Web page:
Families living nearby said the leak made them feel anxious.
“There is a safety concern with it,” Serban said. “I remember the big explosion up on 96th Street. They said the gas came in along the underground pipes into the homes and that's what caused the explosions.”
Those explosions in the Charter Point subdivision took place in 1997 after a backhoe punctured an underground natural gas line. The incident killed an elderly resident, destroyed several homes and damaged at least 50 others over a two block radius.
That's why Music believes an ongoing underground leak – still active months (if not years) after it was first reported – is simply not acceptable.
Citizens Energy’s own website states if a ruptured outdoor gas line is detected, those aware of the problem should contact the company right away and "leave the area of the gas leak immediately, as well as areas where the odor of gas is noticeable."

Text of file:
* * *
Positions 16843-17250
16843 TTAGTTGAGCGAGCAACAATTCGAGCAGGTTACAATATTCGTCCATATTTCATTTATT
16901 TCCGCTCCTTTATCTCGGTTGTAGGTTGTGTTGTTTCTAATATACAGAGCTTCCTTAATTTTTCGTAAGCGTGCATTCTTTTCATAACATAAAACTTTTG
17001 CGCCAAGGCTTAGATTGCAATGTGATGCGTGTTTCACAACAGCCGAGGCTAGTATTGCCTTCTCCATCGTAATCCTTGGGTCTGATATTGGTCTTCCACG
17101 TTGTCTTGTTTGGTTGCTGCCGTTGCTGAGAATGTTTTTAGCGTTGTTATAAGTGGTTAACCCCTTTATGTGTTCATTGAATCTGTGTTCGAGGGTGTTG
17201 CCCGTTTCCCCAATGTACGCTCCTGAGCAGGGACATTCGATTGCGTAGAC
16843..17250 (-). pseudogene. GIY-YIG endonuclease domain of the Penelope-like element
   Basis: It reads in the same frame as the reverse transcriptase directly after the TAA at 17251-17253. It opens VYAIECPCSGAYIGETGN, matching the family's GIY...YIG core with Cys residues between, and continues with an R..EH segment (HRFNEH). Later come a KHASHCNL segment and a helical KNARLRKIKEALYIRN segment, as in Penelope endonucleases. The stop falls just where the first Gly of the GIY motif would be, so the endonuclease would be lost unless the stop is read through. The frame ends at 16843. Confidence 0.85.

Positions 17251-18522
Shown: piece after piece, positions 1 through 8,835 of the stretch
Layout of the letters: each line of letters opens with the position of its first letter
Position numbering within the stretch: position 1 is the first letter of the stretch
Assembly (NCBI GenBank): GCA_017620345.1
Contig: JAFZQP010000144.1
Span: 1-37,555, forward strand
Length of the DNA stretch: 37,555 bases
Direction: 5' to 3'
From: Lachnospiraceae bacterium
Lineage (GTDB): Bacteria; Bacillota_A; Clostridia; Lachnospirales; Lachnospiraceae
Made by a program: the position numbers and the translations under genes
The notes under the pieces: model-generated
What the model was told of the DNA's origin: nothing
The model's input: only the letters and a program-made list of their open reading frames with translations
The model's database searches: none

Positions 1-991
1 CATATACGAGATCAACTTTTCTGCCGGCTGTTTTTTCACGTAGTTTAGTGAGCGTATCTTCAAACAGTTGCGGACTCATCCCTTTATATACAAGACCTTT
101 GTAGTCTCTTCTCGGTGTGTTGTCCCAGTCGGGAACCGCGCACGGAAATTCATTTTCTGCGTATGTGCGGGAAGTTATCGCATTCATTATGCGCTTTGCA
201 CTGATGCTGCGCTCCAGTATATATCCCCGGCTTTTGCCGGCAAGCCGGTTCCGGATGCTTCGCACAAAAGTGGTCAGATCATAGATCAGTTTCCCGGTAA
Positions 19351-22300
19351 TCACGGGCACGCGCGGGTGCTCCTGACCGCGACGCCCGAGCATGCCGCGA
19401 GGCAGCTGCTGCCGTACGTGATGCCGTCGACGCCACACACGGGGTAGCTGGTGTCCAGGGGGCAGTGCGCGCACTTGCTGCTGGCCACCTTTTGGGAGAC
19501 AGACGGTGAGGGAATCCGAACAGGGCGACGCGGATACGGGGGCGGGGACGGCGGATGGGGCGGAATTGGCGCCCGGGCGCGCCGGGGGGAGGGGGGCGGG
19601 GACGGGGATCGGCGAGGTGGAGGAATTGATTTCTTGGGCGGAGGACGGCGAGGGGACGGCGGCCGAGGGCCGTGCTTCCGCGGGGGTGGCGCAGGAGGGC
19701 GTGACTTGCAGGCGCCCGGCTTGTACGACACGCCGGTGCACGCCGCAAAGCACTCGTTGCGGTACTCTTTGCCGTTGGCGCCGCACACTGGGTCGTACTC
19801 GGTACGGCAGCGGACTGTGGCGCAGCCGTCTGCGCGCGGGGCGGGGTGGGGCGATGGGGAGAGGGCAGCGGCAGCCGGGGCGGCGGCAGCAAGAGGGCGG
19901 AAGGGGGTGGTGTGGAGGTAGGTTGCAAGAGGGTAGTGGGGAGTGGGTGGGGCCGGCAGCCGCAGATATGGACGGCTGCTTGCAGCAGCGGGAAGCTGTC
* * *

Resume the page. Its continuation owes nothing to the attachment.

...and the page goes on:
“It's very troubling that they haven't addressed the problem,” he said earlier in the week after sharing his concerns with 13News. “They say they want you to call them and I’ve done that several times.”
What really happened underground
After confirming the leak was still active Wednesday morning, 13News immediately called Citizens Energy. That triggered a rapid response.
About a dozen workers and at least ten Citizens Energy trucks, some carrying backhoes and other heavy equipment, descended upon Green Leaves Road by early afternoon to further investigate the leak. As work crews got busy, Citizens Energy’s communications staff was relaying updates to 13 Investigates. The first information from Citizens Energy communications coordinator Laura O’Brien came at 1:08 pm, and it painted a very different picture than the story shared by neighbors: